The present study aimed at investigating motivational influences on epistemic observation of a physical phenomenon. Two experiments, which followed Pre-test-Instruction-Post-test paradigm, were undertaken. Ss of 2 experimental groups were motivated for observation by receiving information discrepant with their prior beliefs. One hundred and twenty-five 3rd-graders served as Ss of the 1st experiment. In the Instruction session, they observed and confirmed by a scale conservation of weight under deformations of a clay ball, and under changes of man's posture. Immediately before the observation, pupils of a group termed “Discrepant Information Group” (DI) were shown a table of response frequencies about conservation by an experimenter. Distribution of responses, which were pretended to be opinions of pupils of another, was markedly differnt from theirs, Ss of a “Discussion Group” (D) were required to anticipate conservation or non-conservation and to debate on the question. Control Group (C) Ss were given neither of these experimental manipulations. The results were as follows: 1) Ss who observed the event after incongruity was aroused (as in DI) could recognize the event more accurately and could more readily generalize the principles of conservation. 2) If Ss were strongly committed to a certain belief (as in D), they often conceptualized ambiguous results in a biased manner, making them consistent with the belief. As to generality of learning, however, performance of D Ss did not differ significantly from that of C Ss. This result was an unexpected one. Its interpretation was that there was low incongruity in D, because proponents of conservation were highly predominant at the discussion. In order to verify the interpretation mentioned above, the 2nd experiment was undertaken. Eighty-seven 4th-graders observed and confirmed by a scale conservation of weight under dissolution of sugar into water. One school class was assigned to C. Two groups of 22 pupils, of whom 2/3 were non-conservers, were selected from 2 other classes and served as D. They were expected to experience high incongruity during the discussion. The results showed that, compared with C, improvement of performance was greater among D. They could state adequate explanations of conservation of weight, generalize more readily the principles of conservation, and resist extinction (the observation of an apparently non-conserving event). Furthermore, Ss of D reported high epistemic curiosity.
One of the purposes of this paper is to apply the theory of the failure distribution of system reliability (e. g., cf. Barlow et al; 1967) to the analysis of the frequency distribution of test scores. Assuming that test scores, x s, correlate positively with a underlying ability, we define as follows: (1) where _??_ And further we define (2) which is called the ratio of success. From (2) we get (3)(Davis; 1952, McGill et al; 1965). Another one of the purposes is to recommend for the use of “Weibull” (1952) distribution in order to analyze the frequency distribution of test scores. The distribution has often been used in the studies of system reliability because of its wide applicability. We define the ratio of success of this distribution as follows: (12) then,(10) are obtained. Here, m, α, and γ are shape, scale, and location parameters. Tha shape parameter m of Weibull distribution plays an important role in discriminating the degree of the difficulties and validities of psychological tests. We investigate several data by Lord (1952) and it is shown that the shape parameter m is a suprisingly useful and powerful measure in psychological testing (cf. Fig. 1). Finally, it should be noted the following. That is, our proposal which is based upon a differential. equation model is comparable to Lord's (1952) integral equation model in that the former aims to analyze directly the frequency distribution of test scores and the latter to estimate true-score or latent trait distribution.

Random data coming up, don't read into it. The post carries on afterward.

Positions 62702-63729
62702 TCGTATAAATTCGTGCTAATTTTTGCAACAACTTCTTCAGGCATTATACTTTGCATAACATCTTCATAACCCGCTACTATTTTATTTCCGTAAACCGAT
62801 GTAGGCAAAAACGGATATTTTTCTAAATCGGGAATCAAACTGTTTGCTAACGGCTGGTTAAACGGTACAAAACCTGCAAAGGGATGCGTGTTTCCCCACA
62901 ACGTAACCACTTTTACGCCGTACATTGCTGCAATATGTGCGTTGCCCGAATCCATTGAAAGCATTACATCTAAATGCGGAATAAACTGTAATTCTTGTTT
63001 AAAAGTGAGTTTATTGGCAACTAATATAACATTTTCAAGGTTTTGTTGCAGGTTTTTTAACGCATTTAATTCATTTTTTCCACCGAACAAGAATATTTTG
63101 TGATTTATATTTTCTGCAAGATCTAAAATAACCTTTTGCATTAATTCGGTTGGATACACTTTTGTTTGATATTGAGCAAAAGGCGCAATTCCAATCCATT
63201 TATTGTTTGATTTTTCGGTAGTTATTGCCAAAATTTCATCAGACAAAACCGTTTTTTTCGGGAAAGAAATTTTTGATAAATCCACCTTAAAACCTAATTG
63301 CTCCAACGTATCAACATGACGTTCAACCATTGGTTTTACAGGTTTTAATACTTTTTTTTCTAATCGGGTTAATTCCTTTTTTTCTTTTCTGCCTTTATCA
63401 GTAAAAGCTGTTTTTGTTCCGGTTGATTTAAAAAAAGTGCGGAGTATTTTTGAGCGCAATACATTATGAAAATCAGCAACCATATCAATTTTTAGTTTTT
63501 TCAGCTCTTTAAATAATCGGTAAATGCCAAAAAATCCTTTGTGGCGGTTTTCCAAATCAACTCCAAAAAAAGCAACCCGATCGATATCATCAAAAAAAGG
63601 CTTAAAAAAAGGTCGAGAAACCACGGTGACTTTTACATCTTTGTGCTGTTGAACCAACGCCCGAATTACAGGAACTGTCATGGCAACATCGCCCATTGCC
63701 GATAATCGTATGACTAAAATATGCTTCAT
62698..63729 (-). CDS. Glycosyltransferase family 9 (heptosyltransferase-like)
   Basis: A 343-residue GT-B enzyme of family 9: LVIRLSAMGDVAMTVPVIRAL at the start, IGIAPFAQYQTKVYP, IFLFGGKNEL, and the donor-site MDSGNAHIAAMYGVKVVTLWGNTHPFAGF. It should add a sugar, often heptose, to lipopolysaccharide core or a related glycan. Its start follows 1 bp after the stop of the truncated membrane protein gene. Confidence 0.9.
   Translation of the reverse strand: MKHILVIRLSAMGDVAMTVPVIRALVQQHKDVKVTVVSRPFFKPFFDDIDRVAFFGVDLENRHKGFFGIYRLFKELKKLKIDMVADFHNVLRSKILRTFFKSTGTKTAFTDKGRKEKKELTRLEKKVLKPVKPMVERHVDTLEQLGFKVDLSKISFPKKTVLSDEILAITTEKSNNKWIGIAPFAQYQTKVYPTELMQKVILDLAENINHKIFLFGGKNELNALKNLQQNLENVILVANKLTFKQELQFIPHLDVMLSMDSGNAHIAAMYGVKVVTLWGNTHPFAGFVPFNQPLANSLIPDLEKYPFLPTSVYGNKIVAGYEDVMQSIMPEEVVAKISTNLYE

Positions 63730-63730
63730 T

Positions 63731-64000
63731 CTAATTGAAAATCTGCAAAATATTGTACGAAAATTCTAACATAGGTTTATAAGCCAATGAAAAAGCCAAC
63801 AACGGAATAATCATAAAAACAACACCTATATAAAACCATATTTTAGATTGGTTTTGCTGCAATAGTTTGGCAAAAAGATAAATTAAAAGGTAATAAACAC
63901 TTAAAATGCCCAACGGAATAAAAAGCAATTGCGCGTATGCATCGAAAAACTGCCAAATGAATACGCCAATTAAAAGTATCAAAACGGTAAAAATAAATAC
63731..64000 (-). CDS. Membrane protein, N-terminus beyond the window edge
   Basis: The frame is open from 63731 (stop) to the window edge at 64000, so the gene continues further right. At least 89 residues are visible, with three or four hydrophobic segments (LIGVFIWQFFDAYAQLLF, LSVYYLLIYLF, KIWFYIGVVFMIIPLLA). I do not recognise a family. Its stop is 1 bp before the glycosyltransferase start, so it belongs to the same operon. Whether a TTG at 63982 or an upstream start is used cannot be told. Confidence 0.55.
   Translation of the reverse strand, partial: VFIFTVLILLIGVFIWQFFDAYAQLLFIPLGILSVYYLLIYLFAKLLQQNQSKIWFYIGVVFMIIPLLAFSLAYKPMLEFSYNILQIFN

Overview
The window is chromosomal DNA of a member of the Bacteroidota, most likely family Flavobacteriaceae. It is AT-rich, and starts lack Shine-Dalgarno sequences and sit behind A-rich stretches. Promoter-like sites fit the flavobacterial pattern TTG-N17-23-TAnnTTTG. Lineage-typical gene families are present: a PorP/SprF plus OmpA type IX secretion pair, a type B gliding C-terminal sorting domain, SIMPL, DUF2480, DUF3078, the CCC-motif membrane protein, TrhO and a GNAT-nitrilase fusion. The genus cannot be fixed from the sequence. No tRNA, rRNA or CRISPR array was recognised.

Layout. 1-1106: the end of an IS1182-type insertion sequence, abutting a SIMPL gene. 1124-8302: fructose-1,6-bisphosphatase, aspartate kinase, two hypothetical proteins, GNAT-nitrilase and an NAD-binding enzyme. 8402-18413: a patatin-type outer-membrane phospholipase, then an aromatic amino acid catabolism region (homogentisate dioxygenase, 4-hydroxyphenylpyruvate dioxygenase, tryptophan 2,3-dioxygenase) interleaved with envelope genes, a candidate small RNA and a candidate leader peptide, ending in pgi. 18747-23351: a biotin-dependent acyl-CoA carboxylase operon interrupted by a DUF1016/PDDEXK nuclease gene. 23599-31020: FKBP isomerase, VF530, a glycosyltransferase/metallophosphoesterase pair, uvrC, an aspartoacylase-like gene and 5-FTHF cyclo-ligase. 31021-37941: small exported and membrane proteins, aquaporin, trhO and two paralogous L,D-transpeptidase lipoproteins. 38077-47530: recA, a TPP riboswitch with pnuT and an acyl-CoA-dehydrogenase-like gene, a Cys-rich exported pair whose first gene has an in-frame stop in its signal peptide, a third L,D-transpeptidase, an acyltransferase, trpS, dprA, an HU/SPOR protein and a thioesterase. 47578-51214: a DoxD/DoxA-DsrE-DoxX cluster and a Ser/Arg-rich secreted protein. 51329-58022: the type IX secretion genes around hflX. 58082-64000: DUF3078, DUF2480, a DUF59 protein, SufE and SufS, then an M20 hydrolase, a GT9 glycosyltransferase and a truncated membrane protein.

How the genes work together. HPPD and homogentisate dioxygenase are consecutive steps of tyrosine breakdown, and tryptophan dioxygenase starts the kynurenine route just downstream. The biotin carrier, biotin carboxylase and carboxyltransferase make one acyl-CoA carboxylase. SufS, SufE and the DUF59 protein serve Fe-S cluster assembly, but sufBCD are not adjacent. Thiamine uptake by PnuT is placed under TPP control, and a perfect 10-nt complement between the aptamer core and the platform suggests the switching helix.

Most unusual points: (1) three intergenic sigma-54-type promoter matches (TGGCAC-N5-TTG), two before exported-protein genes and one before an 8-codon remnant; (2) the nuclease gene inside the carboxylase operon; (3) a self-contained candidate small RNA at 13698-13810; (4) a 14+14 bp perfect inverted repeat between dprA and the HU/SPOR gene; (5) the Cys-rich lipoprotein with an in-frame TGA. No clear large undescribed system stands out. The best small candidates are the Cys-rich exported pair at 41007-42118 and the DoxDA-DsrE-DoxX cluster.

This study is an attempt to test and examine hypothesis 1 (a),(b) and 3 in the experimental hypotheses by G. T. Barrett-Lennard. By their hypothesis 1 (a), the relationship variables as measured after interviews at initiation of therapy, were assumed to be positively correlated with the therapeutic change during the period of therapy. Moreover, these associations were predicted to be stronger when the relationship qualities were measured from client perceptions than when they were measured from therapist perceptions. However converse results have come out in this research. The hypothesis 1 (b) predicted that the relationship as measured from client or therapist perceptions at termination of therapy would also be positively associated with change. For this hypothesis this researcher has found that correlation at termination of therapy was stronger in the case of therapist perceptions than in client perceptions. So far as their hypothesis 3 is concerned, the same outcome has been produced: that is, combined relationship perception total scores of the two participants (clients and therapists) were more associated with therapeutic change than scores of either one of them (the clients or therapists). The fact that could be stated in common after examinations of these three hypotheses in this correlation between the variable of empathic understanding and the therapeutic improvement were greatest. From these investigations, the next questions will be presented: 1) The generalization of client perceptions 2) The limitation of perceived relationship inventory (1) In the procedure of the generalization of client perceptions by Barrett-Lennard, the response of the differential therapists related to the identical clients would be responsible for the different perceptions of the clients and, hence, for differences in therapy outcome. In this paper, for identical therapist attitude related to different clients, they express different responses. This difference would come out as the variable of empathic understanding in therapist perceptions. (2) Variables of “self-congruence” and “unconditionality of regard” in therapist perceptions secure the stability of attitude necessary for therapists in spite of therapeutic change. On the other hand, client perceptions are not responses for the three variables (congruence, empathy, and unconditionality) but these are understandable as reflection upon the inner state with dependency, hostility, disturbancy.